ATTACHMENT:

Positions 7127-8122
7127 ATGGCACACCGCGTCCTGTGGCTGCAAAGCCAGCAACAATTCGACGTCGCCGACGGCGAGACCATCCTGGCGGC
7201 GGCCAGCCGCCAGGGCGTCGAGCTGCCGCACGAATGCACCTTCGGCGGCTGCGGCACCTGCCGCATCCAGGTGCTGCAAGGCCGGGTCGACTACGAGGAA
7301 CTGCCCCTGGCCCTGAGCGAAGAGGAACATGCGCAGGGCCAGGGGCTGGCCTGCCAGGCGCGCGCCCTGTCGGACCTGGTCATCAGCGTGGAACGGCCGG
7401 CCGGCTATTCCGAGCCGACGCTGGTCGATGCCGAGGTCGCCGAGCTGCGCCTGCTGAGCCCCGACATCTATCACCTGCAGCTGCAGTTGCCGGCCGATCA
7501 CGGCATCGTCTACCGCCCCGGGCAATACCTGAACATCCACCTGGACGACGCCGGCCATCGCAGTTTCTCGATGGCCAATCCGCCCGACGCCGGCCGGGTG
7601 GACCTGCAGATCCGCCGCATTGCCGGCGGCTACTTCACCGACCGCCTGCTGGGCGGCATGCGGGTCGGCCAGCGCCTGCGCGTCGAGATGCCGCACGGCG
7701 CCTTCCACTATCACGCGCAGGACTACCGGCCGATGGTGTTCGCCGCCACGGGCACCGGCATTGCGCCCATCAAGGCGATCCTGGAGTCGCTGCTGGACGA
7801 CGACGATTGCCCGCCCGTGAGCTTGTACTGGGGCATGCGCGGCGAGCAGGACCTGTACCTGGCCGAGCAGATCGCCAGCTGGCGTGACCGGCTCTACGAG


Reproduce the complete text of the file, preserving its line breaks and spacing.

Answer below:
Positions 7127-8122
7127 ATGGCACACCGCGTCCTGTGGCTGCAAAGCCAGCAACAATTCGACGTCGCCGACGGCGAGACCATCCTGGCGGC
7201 GGCCAGCCGCCAGGGCGTCGAGCTGCCGCACGAATGCACCTTCGGCGGCTGCGGCACCTGCCGCATCCAGGTGCTGCAAGGCCGGGTCGACTACGAGGAA
7301 CTGCCCCTGGCCCTGAGCGAAGAGGAACATGCGCAGGGCCAGGGGCTGGCCTGCCAGGCGCGCGCCCTGTCGGACCTGGTCATCAGCGTGGAACGGCCGG
7401 CCGGCTATTCCGAGCCGACGCTGGTCGATGCCGAGGTCGCCGAGCTGCGCCTGCTGAGCCCCGACATCTATCACCTGCAGCTGCAGTTGCCGGCCGATCA
7501 CGGCATCGTCTACCGCCCCGGGCAATACCTGAACATCCACCTGGACGACGCCGGCCATCGCAGTTTCTCGATGGCCAATCCGCCCGACGCCGGCCGGGTG
7601 GACCTGCAGATCCGCCGCATTGCCGGCGGCTACTTCACCGACCGCCTGCTGGGCGGCATGCGGGTCGGCCAGCGCCTGCGCGTCGAGATGCCGCACGGCG
7701 CCTTCCACTATCACGCGCAGGACTACCGGCCGATGGTGTTCGCCGCCACGGGCACCGGCATTGCGCCCATCAAGGCGATCCTGGAGTCGCTGCTGGACGA
7801 CGACGATTGCCCGCCCGTGAGCTTGTACTGGGGCATGCGCGGCGAGCAGGACCTGTACCTGGCCGAGCAGATCGCCAGCTGGCGTGACCGGCTCTACGAG